J. Sedfrey S. Santiago
Integrating Art Therapy In Disaster Response: Proposals And Possibilities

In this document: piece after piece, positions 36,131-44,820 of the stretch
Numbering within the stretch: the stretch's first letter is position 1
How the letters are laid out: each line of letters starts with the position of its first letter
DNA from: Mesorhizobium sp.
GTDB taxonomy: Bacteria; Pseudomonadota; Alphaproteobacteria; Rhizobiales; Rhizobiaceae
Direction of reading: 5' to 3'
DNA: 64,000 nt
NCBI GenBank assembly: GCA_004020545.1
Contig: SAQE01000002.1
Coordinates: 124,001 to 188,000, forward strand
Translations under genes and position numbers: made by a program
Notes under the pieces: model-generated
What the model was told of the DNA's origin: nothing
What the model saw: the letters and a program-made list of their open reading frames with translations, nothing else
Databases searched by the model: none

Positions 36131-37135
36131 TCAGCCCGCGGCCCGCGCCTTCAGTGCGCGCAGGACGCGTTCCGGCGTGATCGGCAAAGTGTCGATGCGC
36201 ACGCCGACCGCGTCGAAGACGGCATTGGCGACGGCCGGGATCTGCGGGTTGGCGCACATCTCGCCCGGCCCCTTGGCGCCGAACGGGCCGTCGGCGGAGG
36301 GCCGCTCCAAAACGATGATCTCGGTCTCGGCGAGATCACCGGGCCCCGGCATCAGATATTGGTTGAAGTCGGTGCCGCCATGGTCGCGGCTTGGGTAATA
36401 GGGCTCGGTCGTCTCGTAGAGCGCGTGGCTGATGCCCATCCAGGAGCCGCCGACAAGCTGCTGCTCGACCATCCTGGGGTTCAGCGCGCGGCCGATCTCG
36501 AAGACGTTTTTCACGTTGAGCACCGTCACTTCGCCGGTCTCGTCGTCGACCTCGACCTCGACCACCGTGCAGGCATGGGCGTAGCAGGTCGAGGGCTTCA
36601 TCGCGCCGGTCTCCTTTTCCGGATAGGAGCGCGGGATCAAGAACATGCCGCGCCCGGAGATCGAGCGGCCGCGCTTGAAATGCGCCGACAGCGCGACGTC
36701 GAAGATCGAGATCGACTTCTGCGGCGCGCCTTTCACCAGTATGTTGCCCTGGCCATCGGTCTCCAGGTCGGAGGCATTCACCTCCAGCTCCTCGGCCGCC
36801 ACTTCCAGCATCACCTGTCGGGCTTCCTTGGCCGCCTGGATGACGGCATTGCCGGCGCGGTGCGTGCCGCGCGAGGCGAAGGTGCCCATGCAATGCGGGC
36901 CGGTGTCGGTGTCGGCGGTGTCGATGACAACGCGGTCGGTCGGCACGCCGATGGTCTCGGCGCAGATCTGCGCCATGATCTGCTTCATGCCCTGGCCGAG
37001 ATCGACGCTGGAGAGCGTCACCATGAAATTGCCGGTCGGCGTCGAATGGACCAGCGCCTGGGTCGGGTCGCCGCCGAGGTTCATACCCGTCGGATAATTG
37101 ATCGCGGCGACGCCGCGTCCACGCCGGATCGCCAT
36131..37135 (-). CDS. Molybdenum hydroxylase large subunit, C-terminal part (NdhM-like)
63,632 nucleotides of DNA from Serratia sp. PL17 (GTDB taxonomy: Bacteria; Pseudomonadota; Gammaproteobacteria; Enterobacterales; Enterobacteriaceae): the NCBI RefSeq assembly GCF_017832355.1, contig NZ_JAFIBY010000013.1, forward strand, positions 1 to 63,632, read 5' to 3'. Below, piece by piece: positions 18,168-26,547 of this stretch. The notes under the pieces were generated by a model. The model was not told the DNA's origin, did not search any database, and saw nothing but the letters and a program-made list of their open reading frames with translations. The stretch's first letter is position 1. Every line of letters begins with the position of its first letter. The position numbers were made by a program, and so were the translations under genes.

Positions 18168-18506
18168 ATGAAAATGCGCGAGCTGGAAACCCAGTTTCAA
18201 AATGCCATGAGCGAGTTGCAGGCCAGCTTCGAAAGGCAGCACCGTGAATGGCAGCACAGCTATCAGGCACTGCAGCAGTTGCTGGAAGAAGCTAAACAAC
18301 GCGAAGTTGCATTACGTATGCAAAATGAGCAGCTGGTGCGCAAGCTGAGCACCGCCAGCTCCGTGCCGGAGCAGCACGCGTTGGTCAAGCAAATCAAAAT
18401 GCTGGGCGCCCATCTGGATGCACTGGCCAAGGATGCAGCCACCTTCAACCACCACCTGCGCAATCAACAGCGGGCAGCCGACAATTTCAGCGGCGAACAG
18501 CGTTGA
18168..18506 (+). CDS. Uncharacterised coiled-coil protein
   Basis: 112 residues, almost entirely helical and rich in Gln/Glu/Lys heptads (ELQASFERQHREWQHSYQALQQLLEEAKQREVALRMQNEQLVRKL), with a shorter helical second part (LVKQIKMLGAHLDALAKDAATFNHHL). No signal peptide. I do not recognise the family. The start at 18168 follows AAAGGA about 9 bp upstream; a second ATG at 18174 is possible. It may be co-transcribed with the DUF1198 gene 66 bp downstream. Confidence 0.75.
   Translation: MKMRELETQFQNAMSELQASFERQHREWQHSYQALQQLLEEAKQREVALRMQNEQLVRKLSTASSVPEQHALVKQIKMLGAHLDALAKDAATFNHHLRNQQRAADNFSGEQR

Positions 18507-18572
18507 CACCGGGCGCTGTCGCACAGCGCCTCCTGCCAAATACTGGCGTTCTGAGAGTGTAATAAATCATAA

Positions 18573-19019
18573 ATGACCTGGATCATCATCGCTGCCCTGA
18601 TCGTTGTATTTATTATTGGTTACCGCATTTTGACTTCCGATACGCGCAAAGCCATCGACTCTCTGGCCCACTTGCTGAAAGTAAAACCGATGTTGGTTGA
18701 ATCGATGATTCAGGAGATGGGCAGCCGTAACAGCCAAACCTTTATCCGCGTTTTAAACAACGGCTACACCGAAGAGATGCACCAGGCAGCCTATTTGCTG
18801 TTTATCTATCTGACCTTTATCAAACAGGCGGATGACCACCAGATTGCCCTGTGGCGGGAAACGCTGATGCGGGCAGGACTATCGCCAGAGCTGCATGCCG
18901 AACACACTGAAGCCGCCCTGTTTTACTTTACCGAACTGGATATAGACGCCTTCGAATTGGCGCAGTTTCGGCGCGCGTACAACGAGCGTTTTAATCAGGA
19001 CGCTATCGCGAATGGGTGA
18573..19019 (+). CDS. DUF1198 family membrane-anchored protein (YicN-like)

A survey of literature shows that art therapy is effective in addressing posttraumatic stress disorder (PTSD) among children who have survived disasters in the Southeast Asian region. This arises from the fact that art-making is a tool in helping survivors cope with trauma because of its connection to physical, somatic, and body-oriented treatment. And certain studies in the Peruvian context even show that the trauma suffered and eventually addressed through art therapy can be harnessed to achieve a child’s posttraumatic growth. Considering that children are among the sectors of society who are highly vulnerable to deaths and destruction wrought by disasters, whether natural or man-made, the proposal is to make art therapy as an integral part of disaster response especially in areas where there are no non-government organizations (NGOs) that focus on children (and which NGOS would normally be prompt in setting up child-friendly spaces). This proposal requires that there be competent and well-trained professionals who could handle art-therapy sessions in disaster settings; and this competence and training could be achieved through courses on art therapy in institutions of higher learning. A related proposal is to institutionalize partnerships between local government units (LGUs) and providers of art therapy workshops who are duly accredited by the LGU. Institutionalization of the partnership is for the purpose of ensuring orderly implementation of workshops; e.g., no overlaps of workshops that use divergent approaches, which could be confusing to the children. And the accreditation is to ensure that only legitimate art therapy providers are allowed to interact with the children, who are therefore protected from the threats of harm and exploitation by the unscrupulous.